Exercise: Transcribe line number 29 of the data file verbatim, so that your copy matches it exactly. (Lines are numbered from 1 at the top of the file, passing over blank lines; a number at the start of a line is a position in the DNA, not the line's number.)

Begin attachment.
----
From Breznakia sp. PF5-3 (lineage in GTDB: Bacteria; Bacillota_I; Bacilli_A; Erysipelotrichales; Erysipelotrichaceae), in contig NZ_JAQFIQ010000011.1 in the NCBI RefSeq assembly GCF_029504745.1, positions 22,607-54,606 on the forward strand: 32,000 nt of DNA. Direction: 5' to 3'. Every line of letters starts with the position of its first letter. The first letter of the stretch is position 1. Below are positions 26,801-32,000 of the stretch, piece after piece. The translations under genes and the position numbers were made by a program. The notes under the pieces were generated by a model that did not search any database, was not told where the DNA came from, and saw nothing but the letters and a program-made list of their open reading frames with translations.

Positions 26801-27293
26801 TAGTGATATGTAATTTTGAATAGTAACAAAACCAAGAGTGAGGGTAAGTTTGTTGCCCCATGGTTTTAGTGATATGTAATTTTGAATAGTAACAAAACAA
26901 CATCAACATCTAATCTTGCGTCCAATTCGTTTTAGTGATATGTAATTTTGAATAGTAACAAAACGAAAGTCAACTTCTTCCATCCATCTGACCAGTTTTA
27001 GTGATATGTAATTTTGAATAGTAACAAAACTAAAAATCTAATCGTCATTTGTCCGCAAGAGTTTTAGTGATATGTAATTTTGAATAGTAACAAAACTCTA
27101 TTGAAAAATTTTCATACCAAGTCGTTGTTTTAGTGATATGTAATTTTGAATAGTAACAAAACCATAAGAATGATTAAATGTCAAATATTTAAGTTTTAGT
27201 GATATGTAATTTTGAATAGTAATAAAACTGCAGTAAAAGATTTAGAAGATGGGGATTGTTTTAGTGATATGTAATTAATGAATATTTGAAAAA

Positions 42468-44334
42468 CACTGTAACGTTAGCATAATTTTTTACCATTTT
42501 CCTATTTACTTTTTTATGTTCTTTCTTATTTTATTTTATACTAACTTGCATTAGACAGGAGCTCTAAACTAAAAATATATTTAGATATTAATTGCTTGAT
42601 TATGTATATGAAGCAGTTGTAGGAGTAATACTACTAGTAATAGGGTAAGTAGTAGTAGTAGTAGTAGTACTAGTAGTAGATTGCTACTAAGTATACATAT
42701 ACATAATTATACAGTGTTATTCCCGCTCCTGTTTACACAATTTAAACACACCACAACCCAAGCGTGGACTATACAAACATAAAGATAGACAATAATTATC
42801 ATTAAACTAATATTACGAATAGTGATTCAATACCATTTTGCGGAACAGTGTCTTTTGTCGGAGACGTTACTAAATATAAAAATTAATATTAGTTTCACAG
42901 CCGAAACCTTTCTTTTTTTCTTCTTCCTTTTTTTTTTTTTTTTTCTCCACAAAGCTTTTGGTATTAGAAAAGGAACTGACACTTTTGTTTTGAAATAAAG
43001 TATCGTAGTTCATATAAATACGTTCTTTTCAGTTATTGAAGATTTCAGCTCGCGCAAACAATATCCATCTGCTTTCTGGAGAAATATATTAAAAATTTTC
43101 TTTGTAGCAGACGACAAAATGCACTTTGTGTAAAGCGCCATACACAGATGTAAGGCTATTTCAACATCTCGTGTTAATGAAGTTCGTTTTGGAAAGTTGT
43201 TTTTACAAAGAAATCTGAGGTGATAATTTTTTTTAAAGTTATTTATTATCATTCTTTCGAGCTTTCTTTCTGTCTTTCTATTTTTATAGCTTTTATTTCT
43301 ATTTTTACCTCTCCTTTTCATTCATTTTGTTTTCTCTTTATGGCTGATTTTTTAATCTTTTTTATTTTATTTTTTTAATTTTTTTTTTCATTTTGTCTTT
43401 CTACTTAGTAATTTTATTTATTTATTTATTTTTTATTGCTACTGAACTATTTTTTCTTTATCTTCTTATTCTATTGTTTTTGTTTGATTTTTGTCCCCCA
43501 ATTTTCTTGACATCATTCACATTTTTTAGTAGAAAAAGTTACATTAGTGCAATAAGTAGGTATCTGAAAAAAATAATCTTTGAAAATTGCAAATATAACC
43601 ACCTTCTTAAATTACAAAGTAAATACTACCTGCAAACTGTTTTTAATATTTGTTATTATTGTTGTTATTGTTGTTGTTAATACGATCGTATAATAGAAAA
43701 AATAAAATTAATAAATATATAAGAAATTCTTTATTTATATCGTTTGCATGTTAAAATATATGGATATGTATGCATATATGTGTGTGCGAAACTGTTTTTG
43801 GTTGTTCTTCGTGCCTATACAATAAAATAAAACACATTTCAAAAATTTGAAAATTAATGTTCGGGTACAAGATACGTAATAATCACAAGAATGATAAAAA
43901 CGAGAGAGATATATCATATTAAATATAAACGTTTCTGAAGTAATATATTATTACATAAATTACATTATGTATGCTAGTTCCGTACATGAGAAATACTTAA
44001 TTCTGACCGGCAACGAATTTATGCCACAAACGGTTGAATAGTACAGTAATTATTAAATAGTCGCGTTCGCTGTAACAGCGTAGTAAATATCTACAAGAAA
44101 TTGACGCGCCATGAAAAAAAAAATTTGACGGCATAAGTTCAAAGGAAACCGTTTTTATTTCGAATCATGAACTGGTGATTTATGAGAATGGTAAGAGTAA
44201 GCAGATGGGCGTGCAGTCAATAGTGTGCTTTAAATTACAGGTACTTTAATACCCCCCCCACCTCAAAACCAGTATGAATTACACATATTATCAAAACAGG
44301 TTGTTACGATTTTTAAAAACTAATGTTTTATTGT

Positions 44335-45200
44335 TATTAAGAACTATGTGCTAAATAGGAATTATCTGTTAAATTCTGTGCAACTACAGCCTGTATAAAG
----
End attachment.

Positions 44335-45200